Reader Bill Vogel recently had a question that periodically requires explanation. He said:
“I have just subscribed and received my first issue. I have a question. I understand what “Don’t Buy” means. But what is the difference between “Buy It,” “Buy,” and “Conditional Buy?”
Buy It and Buy are two ways of saying the same thing. Most often, our rankings take the imperative verb form of a recommendation, such as on page 24 in this issue. There, we write, “Springfield Armory MilSpec 1911A1, $682. Buy It.” But we could have just as easily have written, “Springfield Armory MilSpec 1911A1, $682. We would Buy this gun....”
Conditional Buy means there is some “condition” attached to our recommendation. The condition is often cost or some aspect of function that we may not particularly like, but which we recognize others might not worry about. The recommendation for the Franchi Alcione on page 29 illustrates this: “Franchi Alcione Field 12 Gauge No. 40405, $1,275. Conditional Buy. There is nothing at all wrong with this shotgun. If you shoot one and like it, we think its interesting feature set—including the trigger-mounted barrel selector, mechanical triggers, and stocks with cast—might be worth the money.”
There are two other recommendations as well.
Our Pick means that of the guns in a test, we’d buy one over the others, even though the others might also have earned “Buy” ratings. We usually specify why our testers liked Gun A better than Guns B and C., such as on page 18: “Lyman Great Plains Rifle, $395. Our Pick. We liked the Lyman very much. It actually looked a whole lot more like a real Hawken mountain rifle than the Traditional Hawken did. Mountain men didn’t want a shiny rifle in Indian country, and specified iron hardware over brass when given the choice. Except for the misshapen butt plate—the rifle should rest on the heel when stood upright, not the toe, which was the case here—this was a close-enough copy of one of Jake Hawken’s flint rifles. Because of its dull, dark finish, this rifle would be our first choice for serious hunting.”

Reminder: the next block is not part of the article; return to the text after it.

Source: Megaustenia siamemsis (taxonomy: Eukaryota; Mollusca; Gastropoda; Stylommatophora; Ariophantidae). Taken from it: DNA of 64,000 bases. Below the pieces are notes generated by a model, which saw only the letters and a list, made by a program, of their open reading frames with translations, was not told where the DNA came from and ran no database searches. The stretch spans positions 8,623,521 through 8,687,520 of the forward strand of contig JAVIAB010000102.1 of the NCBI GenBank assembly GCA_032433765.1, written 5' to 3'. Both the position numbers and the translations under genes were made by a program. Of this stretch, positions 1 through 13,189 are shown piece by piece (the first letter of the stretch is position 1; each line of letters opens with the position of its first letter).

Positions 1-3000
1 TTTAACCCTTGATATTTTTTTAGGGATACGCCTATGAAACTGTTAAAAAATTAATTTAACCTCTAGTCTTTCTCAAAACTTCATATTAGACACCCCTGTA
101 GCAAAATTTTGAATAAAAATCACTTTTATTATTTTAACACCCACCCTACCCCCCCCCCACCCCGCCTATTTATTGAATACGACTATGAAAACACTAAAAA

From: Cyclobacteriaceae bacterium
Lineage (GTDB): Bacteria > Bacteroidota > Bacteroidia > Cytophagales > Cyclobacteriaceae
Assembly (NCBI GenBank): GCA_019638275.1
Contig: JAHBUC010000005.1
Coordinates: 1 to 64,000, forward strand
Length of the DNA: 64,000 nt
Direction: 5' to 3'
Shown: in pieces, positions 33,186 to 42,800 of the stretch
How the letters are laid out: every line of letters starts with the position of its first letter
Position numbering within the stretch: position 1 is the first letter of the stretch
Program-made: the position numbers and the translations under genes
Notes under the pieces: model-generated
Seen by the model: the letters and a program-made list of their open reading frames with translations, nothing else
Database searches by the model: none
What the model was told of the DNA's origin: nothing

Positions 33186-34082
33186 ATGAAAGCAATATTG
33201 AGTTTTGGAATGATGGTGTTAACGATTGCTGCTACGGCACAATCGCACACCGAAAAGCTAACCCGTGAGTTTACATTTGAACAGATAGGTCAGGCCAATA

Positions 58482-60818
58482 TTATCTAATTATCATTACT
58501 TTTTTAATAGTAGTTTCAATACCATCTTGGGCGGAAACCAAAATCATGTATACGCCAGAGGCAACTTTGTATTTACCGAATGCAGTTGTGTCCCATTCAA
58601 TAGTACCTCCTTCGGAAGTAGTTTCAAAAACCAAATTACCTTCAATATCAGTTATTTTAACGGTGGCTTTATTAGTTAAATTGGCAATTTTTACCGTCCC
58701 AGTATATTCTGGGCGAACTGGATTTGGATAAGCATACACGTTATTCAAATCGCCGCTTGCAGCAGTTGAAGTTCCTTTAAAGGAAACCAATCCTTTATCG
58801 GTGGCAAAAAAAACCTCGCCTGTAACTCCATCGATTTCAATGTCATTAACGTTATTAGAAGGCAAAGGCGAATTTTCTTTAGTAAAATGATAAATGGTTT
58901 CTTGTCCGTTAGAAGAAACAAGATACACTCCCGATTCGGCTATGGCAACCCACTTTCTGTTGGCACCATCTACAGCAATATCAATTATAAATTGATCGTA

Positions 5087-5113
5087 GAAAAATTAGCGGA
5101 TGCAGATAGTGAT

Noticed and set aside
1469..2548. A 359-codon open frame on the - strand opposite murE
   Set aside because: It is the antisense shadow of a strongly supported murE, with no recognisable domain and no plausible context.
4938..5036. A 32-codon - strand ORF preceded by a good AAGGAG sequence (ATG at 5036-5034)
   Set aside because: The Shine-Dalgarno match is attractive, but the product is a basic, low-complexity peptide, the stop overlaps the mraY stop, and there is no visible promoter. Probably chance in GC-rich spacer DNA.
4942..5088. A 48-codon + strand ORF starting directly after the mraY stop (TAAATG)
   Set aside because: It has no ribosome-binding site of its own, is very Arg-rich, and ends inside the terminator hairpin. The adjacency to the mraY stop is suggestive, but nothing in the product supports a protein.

Best Buy is our highest accolade. It is given to a gun with good performance and quality, but the gun isn’t inordinately expensive compared to others in its class. For example, in the flintlocks story we wrote: “Cabela’s Traditional Hawken, $225. Best Buy. We thought the Cabela’s Traditional Hawken was an excellent rifle, easily worth its modest cost of $225. It’s also available as a kit for $190, but you’d be hard pressed to do as good an assembly job as the factory did, for the price difference. The loose ramrod was its only flaw, one that would be easy to fix.” Because the gun was $170 less than Our Pick of the Lyman Great Plains, and performed well to boot, we thought it deserved a Best Buy.